For my 20th Cloud Nine article, I have something you may not expect to hear in YouBeauty’s happiness column: there is a dark side to the pursuit of happiness.
To be clear, happiness is generally very beneficial; for example, happier people are more likely to achieve goals, have success in the workplace, and feel good day to day. However, the experience or pursuit of happiness is not always beneficial.
Here are the top three ways that happiness can backfire1:
1) Excessive happiness.
This may seem counterintuitive, but we can be too happy for our own good.
Extreme happiness is associated with risky behaviors like alcohol or drug abuse and binge eating2. Being too happy is also related to ignoring potential threats and dangers3. For example, if you are in a very positive mood each day, you may blissfully ignore signs of deteriorating physical health.
There’s nothing wrong with feeling happy, but don’t let your joyful state distract you from the warning signs of potential danger.
2) Ignored or suppressed negative emotions.
None of us feels happy all the time (nor would we want to). In many situations, there are perfectly legitimate reasons to feel upset, angry or pessimistic. But many of us convince ourselves that we need to be happy no matter what—that we should be happy all the time.
If that sounds like you, you’re more likely to ignore or suppress your emotions, which, of course, is not healthy.
Negative emotions have a useful purpose. One of them is to signal to others that we are in need of emotional support4. For example, it’s appropriate to feel negative emotions when you are grieving for a lost loved one or going through a painful divorce—it will give others the opportunity to comfort you. This will also help you feel empathetic toward others when they’re experiencing similar hardships.
When you do feel sadness, jealousy or anger, regard each with patience, acceptance and self-love. Don’t distract yourself from them or resent that they’re there. Indeed, how would you know what it feels like to be happy if you have never been sad?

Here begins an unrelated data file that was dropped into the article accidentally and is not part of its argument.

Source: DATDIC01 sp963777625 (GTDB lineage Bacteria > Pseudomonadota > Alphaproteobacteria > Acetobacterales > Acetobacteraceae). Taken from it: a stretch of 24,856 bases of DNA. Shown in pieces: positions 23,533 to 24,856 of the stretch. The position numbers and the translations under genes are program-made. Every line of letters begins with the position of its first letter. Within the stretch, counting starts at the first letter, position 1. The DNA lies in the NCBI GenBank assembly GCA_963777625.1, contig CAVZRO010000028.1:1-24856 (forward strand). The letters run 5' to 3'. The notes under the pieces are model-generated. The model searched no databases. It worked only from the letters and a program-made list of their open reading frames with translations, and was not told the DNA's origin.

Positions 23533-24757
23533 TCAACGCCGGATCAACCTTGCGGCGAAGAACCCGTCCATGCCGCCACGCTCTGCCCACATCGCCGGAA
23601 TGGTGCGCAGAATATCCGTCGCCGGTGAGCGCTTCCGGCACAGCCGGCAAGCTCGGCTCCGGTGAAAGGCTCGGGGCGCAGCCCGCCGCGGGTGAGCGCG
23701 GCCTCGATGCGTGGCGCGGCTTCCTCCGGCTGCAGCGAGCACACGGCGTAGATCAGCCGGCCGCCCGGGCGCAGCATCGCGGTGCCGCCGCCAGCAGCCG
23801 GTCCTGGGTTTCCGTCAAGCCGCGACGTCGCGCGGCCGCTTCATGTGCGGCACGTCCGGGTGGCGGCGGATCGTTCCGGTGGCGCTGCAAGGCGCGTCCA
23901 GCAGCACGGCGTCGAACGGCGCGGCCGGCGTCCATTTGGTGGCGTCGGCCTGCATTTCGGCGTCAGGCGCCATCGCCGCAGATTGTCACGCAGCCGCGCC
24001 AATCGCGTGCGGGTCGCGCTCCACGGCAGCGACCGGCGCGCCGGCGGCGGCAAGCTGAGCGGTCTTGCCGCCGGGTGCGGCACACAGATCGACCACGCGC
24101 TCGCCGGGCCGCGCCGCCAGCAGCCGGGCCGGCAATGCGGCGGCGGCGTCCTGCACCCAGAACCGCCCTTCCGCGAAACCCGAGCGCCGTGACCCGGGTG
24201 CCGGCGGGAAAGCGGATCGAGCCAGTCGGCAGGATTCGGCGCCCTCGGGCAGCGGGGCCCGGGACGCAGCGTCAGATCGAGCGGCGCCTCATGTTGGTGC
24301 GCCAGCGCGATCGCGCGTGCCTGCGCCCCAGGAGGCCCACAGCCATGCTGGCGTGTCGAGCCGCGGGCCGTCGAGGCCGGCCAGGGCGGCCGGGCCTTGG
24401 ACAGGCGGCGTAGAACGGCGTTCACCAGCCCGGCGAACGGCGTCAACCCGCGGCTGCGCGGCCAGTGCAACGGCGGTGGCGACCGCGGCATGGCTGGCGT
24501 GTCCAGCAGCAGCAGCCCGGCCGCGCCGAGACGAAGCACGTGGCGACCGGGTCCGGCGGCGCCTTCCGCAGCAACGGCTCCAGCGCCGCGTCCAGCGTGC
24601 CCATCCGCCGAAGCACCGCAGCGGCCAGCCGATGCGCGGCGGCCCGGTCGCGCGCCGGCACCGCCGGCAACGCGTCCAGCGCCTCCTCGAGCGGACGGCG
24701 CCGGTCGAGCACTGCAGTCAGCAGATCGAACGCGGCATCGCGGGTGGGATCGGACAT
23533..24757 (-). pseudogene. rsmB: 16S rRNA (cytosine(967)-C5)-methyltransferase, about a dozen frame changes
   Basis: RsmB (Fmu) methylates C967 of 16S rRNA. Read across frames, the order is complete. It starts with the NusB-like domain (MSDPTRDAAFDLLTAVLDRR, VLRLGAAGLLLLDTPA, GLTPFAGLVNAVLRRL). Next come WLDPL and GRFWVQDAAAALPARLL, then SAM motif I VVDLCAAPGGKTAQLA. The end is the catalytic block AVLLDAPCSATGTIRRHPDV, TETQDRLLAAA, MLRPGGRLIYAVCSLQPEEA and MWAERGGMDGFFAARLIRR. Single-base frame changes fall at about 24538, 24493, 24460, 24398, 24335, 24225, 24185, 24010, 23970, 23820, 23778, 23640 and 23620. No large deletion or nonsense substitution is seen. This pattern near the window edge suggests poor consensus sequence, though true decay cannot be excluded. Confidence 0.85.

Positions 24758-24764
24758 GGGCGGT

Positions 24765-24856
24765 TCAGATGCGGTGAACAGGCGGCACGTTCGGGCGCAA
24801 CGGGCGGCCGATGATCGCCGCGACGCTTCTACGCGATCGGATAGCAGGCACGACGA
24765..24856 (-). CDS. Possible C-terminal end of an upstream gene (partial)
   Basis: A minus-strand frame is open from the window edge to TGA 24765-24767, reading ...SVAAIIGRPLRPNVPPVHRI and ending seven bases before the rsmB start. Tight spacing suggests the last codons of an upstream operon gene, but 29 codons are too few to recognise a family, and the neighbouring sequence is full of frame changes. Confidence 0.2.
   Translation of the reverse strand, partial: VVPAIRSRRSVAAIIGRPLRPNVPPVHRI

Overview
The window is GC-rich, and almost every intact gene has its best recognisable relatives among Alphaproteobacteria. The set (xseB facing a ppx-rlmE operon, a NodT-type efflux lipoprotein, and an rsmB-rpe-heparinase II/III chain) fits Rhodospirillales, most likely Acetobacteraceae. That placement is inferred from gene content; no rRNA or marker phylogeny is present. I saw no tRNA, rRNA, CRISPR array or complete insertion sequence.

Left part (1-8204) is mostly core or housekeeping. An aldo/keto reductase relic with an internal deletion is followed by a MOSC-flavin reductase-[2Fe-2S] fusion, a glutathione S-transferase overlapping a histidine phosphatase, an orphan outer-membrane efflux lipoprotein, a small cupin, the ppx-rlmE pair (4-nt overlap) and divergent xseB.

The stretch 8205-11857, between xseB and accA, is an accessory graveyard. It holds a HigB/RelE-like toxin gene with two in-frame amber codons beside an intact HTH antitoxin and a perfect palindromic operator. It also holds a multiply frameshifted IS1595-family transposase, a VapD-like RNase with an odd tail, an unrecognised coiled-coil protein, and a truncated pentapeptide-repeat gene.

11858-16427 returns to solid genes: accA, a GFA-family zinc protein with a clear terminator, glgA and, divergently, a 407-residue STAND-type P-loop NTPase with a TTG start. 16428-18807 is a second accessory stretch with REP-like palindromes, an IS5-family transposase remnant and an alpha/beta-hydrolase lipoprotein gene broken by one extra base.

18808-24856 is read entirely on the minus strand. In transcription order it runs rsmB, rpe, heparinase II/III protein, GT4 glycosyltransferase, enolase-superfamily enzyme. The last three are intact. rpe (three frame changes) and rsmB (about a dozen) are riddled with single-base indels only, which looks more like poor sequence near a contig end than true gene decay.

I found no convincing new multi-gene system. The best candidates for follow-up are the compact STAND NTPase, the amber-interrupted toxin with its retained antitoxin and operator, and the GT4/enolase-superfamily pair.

3) The endless pursuit of happiness.
Of course, everyone wants happiness. But for some, the more they pursue happiness, the less they are able to attain it5.
The reason for this is simple: failing to become happier makes you sad. For example, imagine that you are unhappy at your own birthday party, where you would expect to feel happier than usual. You may start to feel disappointed with yourself because you think it’s important to be happy on such an occasion. Of course, that just leaves you depressed about not feeling happy.
If you are in diligent pursuit of happiness, don’t despair. In fact, you can work less hard and get better results. In your daily life, practice activities you enjoy for their own sakes—the happiness will come if you live your life doing things because they feel inherently right, enjoyable or interesting. If an activity isn’t fun or stimulating to you, don’t keep doing it just because you think it might make you happy; move onto something else that you would naturally want to do. Focus on the satisfaction of making a great cake and let happiness be the icing.
Happiness is like food. It helps us thrive and get through the day. However, the American obesity epidemic is strong evidence that food can be harmful if we eat too much or too much of the wrong foods. Similarly, there is nothing wrong with happiness—unless pursuing it prevents you from living a full life.
Be wise in your pursuit of happiness; your journey can be an efficient hike through the woods or a march in endless circles, miles from the beaten path. I think you’ll prefer the hike.
1Gruber, J., Mauss, I. B., & Tamir, M. (2011). A dark side of happiness? How, when, and why happiness is not always good. Perspectives on Psychological Science, 6, 222- 233.
2Martin, L. R., Friedman, H. S., Tucker, J. S., Tomlinson-Keasey, C., Criqui, M. H., & Schwartz, J. E. (2002). A life course perspective on childhood cheerfulness and its relation to mortality risk. Personality and Social Psychology Bulletin, 28, 1155–1165.
3Baumeister, R. F., Bratslavsky, E., Finkenauer, C., & Vohs, K. D. (2001). Bad is stronger than good. Review of General Psychology, 5, 323–370.
4Smith, C. A., & Lazarus, R. S. (1993). Appraisal components, correlational themes, and the emotions. Cognition and Emotion, 7, 233–269.
5Kesebir, P., & Diener, E. (2008). In pursuit of happiness: Empirical answers to philosophical questions. Perspectives on Psychological Science, 3, 117–125.
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